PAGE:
Monday, November 11, 2013

Tutor Replacement: A Cultural Disservice (Blog 11)

I really appreciate that we get to discuss this issue in the blog. I recently had a less than fortunate encounter with one of the male Saudi exchange students.

The assignment was to craft a business proposal for a product that you would appreciate incorporated into the practices of a particular business. While I am not, nor have I ever been, a business student, I am the daughter of a business owner and have spent most of my life surrounded by the jargon  I was confident that I could help him clean up his writing and explain any inconsistencies that I, as the reader, perceived.

However, I noticed very early on that his writing was quite choppy but not anything out of the ordinary for an ESL student. So, I began to address with him some of the language issues present in his paper.  He had seemed a little reserved since he sat down but, as I addressed some of his writing problems, he began to get more vocal and a bit aggressive. I had not really had any issues with the Saudi students all semester – most were very nice to me. Regardless, I continued the session and acted as I would with any other student. We had reached the middle of his proposal and had hit a language barrier issue. I kept asking questions in order to figure out which word he meant to use, and he got quite frustrated and said, “You just don’t understand business because you are a woman. Business talk is only for men.” I was immediately taken aback and took a moment to cool down – I was quite frustrated.

I knew that we had been trained to address the situation by relinquishing the session to someone, in this case a man, who was more suited to the tutee. So, I told the student that I didn't feel I could be helpful in the current situation. He seemed to panic and apologized with, “No, no, no! I’m sorry, I know that women in America are different.” It came as a surprise but he explained that he didn't have any time to wait for a male tutor because the assignment was due that afternoon. If there had been any male tutors available, I would have relinquished the session regardless. However, none were available, so I continued and finished out the session myself.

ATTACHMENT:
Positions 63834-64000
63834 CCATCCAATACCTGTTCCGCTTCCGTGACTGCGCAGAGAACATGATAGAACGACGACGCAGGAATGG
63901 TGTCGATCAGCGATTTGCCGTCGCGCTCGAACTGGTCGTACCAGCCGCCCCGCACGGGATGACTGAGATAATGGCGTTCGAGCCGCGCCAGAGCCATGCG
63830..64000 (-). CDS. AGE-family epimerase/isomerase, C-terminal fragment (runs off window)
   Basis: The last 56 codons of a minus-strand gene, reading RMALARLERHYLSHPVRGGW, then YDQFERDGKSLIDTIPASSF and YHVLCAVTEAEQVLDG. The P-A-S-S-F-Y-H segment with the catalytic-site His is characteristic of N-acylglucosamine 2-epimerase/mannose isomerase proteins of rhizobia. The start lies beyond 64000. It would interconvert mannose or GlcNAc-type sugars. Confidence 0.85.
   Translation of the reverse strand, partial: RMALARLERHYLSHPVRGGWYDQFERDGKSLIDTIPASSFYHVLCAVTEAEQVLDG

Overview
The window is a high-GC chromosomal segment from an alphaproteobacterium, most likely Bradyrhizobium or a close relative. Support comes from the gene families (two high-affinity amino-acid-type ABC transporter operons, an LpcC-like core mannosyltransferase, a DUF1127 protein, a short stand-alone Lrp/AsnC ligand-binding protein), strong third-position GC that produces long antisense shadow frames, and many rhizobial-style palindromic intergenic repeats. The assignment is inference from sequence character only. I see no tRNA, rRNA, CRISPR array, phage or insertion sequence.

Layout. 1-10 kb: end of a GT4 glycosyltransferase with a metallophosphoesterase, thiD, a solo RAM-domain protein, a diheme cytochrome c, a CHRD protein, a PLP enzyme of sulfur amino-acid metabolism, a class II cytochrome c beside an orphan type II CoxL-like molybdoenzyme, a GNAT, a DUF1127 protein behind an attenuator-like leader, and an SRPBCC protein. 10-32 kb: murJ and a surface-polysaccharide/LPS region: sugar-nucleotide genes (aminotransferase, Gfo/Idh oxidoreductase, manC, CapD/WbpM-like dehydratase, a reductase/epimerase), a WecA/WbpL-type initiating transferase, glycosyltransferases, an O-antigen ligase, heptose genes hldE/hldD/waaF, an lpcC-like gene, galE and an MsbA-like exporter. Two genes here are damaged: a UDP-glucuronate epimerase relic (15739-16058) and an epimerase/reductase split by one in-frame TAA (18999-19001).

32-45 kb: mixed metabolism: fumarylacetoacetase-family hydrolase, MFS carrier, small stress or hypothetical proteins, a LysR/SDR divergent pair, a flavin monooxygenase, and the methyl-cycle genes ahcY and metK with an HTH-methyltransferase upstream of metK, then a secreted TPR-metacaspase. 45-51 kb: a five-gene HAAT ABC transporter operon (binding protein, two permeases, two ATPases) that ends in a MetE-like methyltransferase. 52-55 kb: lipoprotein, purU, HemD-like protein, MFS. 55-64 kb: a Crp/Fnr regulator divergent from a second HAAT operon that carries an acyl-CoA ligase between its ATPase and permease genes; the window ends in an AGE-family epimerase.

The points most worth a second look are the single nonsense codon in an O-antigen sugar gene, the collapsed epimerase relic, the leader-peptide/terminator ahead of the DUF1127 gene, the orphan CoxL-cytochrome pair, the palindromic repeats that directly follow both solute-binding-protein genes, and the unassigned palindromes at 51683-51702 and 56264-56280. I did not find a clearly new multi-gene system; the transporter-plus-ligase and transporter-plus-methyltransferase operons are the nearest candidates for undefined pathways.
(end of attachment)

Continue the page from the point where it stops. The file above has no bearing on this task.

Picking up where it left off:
I have never been an exchange student to a foreign country but I feel that, should I have made that decision, I would want to immerse myself in whatever culture I found myself in. While I would not voluntarily attend an exchange program in Saudi Arabia, I would still want to observe whatever culture I had chosen (e.g. Parisian, British, German, Italian, Brazilian, etc.). While I can respect the cultural challenges that Saudi students present, particularly the male/female dynamic, I still can’t help but think we are doing them a disservice.

Yes, most American women act differently than most Saudi woman. However, I can’t see that as proper justification for conceding to those differences on the basis of prejudice. That’s what it is: prejudice. Saudi men have been raised and taught to believe that women are inferior to them – this is why they are uncomfortable being the male “student-tutee” of the female “teacher-tutor.” But, they made the conscious choice to complete their studies at an American university and need to understand that we abide by different rules. We do them absolutely no service by conceding to their cultural bubble in a place where that cultural bubble no longer applies to the society at large.

Now, I understand that tutoring embraces the idea that learning can only happen when the student is comfortable and open. I also understand that the Writing Center shouldn't be a place of cultural activism. But the Writing Center’s goal for this year is to be “inclusive” of all cultural backgrounds. Well, my cultural background dictates that a tutor can be effective regardless of race, gender, sexual orientation, or religious preference.  In this capacity, I believe that the Writing Center’s policy of tutor replacement based on cultural differences does a disservice to both the tutor (who needs to learn to face these global struggles) and the tutee (who needs to embrace the culture that they have adopted for the duration of their study).

p.s. Sorry this was so long, I was passionate about the topic. 


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